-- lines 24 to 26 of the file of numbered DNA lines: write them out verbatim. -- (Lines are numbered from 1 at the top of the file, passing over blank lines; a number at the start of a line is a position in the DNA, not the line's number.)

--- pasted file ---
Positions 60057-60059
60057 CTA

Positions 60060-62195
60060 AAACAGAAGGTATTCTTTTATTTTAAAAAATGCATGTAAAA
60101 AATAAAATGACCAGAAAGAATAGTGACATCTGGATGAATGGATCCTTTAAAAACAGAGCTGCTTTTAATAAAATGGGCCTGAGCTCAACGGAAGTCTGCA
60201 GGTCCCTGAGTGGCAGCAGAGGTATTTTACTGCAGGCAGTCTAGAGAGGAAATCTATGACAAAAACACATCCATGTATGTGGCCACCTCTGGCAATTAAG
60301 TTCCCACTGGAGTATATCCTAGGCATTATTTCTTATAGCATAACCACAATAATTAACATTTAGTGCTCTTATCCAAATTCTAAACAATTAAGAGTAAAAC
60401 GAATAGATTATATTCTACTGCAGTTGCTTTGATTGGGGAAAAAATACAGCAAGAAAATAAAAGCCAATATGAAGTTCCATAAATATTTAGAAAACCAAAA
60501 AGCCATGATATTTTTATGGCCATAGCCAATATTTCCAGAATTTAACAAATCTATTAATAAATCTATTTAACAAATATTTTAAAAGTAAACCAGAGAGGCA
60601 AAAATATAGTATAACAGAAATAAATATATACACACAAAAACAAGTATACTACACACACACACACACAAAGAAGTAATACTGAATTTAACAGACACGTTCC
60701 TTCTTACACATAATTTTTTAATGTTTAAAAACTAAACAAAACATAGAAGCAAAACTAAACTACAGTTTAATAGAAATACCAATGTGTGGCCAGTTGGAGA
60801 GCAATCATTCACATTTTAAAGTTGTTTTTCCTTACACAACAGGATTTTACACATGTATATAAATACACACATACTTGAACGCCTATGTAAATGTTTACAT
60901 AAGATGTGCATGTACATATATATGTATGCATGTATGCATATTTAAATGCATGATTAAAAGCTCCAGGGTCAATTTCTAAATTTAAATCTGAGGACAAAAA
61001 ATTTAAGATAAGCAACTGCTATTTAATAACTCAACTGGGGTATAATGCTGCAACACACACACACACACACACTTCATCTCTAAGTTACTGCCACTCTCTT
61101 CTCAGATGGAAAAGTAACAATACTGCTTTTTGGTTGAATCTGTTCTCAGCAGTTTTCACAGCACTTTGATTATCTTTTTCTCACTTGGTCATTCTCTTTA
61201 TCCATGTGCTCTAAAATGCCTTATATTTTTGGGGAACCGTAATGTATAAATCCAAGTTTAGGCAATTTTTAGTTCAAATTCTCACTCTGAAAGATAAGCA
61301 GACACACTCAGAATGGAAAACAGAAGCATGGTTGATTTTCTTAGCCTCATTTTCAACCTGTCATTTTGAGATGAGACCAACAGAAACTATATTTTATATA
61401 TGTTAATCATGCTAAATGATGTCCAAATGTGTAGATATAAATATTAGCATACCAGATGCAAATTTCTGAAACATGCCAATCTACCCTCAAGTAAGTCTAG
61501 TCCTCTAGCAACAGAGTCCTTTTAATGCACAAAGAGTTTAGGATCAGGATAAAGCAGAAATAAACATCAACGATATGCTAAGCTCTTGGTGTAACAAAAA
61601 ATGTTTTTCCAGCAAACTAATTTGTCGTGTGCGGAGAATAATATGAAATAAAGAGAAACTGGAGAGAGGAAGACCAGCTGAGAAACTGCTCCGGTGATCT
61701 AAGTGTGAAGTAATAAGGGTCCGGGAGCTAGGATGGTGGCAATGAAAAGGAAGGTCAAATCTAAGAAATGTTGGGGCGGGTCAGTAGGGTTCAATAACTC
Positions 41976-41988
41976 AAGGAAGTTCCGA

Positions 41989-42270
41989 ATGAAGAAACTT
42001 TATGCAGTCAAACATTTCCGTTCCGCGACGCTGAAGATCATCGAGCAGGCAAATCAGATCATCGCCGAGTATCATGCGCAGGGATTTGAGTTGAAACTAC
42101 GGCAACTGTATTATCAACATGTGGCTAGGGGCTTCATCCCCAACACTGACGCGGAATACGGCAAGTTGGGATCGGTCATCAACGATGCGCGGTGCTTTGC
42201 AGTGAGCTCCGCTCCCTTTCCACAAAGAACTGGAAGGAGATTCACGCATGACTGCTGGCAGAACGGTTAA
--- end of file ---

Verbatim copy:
Positions 41989-42270
41989 ATGAAGAAACTT
42001 TATGCAGTCAAACATTTCCGTTCCGCGACGCTGAAGATCATCGAGCAGGCAAATCAGATCATCGCCGAGTATCATGCGCAGGGATTTGAGTTGAAACTAC